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'Let Them All Talk' Review

LightsCameraJackson LightsCameraJackson Critic Director Steven Soderbergh has been in a rough patch of late. His last four movies were all misfires (either with critics, at the box office, or both). And his 2011 drama “Contagion” has been quoted and viewed more than he ever intended. However, Soderbergh’s latest, “Let Them All Talk” (available on HBO Max), is one of his best and one of the best films of the year.

Much of the credit goes to award-winning short story writer Deborah Eisenberg. At age 75, Eisenberg has penned her first screenplay. And it’s a masterpiece.

Meryl Streep stars as Alice, a Pulitzer Prize winning author who’s receiving a significant literary honor. But the ceremony is in England and Alice doesn’t want to fly. So she invites nephew Tyler (Lucas Hedges) and two former college friends to join her on a cruise aboard the Queen Mary 2 from New York to London.

Alice hasn’t seen Roberta (Candice Bergen) or Susan (Dianne Wiest) in quite some time. Alice’s agent (Gemma Chan from “Crazy Rich Asians”) is also on the cruise… I mean ‘crossing’. She’s hoping to learn some information on the book Alice is currently working on.

Most of “Let Them All Talk” was filmed during an actual trip aboard the QM2 in August 2019. The ship itself serves as a key character, exhibiting just as many layers and surprises as the human characters. Everyone has a desire and an ulterior motive. All are eventually revealed, some in stunning fashion.

Eisenberg’s ability to craft a dialogue-driven narrative is evident on every level. Her screenplay overflows with bite, punch and keen observations. The majority of “Let Them All Talk” is a deliciously fun mystery, similar in impact to last year’s “Knives Out”. Like that Rian Johnson gem, this is an ensemble piece that gorgeously weaves together people and purpose, while always keeping us guessing. And there’s a grand finale that’s shocking to say the least.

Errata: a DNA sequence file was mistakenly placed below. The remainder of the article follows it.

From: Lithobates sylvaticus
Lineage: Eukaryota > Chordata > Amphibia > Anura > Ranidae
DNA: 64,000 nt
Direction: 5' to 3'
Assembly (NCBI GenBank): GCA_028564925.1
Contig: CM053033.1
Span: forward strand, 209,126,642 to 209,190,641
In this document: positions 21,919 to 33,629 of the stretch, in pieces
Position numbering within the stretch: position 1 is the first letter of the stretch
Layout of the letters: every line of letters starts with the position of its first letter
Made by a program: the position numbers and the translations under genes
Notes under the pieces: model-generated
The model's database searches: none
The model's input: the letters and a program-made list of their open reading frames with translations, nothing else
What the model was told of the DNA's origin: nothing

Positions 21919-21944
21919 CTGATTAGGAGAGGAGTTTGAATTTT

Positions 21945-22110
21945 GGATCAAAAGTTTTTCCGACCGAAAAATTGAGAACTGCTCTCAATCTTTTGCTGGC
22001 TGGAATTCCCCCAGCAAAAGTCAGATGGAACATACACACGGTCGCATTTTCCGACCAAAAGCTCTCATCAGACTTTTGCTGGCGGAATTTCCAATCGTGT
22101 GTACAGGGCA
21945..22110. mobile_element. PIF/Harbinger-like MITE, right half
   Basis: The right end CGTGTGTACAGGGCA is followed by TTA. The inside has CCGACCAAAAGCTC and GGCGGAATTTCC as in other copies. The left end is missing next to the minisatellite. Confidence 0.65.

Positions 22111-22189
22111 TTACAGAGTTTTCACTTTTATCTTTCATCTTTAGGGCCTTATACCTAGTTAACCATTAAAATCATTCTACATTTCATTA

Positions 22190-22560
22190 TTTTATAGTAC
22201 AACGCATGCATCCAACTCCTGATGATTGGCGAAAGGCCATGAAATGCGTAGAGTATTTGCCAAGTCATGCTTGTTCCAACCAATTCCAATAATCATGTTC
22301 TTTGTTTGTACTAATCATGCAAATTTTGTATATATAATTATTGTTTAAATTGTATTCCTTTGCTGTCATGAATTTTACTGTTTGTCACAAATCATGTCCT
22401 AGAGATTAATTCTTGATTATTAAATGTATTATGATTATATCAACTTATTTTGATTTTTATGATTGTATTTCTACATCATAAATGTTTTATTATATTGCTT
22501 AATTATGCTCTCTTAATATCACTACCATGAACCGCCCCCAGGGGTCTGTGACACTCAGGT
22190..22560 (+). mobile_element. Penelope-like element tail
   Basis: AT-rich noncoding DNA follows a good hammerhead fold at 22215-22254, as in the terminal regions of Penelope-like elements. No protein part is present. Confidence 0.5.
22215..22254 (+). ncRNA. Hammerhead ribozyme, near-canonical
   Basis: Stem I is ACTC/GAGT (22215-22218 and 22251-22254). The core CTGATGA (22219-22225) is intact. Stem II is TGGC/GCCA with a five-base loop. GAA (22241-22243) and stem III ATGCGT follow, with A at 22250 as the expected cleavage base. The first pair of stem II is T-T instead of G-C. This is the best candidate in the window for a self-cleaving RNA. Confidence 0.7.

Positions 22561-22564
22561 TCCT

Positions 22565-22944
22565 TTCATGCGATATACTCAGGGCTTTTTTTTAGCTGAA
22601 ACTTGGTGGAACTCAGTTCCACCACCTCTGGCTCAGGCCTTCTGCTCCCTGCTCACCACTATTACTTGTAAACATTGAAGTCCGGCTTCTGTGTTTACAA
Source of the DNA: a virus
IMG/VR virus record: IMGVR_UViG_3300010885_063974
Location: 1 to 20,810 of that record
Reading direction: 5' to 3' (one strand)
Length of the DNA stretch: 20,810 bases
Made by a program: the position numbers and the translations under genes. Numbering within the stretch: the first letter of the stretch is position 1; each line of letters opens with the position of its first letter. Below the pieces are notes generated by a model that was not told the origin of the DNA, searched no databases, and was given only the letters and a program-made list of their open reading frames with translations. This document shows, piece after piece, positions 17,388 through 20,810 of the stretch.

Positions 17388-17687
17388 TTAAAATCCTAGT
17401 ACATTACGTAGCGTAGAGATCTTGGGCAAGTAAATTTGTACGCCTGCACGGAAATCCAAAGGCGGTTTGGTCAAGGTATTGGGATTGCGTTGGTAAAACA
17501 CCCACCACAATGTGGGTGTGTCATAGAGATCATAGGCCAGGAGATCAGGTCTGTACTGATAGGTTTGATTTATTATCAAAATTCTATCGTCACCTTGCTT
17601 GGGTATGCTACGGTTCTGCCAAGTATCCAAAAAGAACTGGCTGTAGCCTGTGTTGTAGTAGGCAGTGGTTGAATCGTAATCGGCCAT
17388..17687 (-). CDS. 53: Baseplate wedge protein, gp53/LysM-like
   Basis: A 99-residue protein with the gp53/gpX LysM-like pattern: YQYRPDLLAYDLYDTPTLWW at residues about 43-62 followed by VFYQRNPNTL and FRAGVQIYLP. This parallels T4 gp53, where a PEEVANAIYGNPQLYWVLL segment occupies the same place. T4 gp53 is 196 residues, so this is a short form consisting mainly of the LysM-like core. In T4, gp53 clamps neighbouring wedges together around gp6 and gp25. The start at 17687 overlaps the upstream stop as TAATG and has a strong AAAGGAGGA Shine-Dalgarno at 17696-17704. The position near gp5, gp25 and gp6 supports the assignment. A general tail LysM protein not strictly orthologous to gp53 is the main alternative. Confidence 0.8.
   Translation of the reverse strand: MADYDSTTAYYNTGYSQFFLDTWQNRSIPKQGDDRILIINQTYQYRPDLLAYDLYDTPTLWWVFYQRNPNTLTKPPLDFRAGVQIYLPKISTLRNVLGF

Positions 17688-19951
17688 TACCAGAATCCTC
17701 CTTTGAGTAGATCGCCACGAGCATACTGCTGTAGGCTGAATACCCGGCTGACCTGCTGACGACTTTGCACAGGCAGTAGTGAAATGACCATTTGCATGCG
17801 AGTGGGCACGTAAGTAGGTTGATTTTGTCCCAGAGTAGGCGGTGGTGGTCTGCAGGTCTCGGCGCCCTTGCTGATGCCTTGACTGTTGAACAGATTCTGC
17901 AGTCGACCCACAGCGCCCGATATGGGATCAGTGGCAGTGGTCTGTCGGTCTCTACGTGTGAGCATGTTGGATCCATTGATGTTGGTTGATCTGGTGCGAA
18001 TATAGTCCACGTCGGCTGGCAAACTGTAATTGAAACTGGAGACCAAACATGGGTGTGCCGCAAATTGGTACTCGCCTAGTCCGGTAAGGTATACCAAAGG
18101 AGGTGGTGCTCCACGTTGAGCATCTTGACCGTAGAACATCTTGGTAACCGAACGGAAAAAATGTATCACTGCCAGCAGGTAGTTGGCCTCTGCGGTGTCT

Streep plays, quite possibly, the most grounded character of her career. Alice’s philosophies on life are so real, yet refreshing and unconventional. Bergen delivers her best work since the “Murphy Brown” days, while Wiest is quietly outstanding. And the interplay between Hedges and Chan is reminiscent of the edgy, electric chemistry between Edward Norton and Emma Stone in “Birdman”.

Soderbergh’s visually and mentally compelling camera choices make it impossible to look away. And Thomas Newman’s jazzy score in the cherry on top.

“Let Them All Talk” is a film that deserves to be talked about for a long, long time.

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LightsCameraJackson LightsCameraJackson Critic

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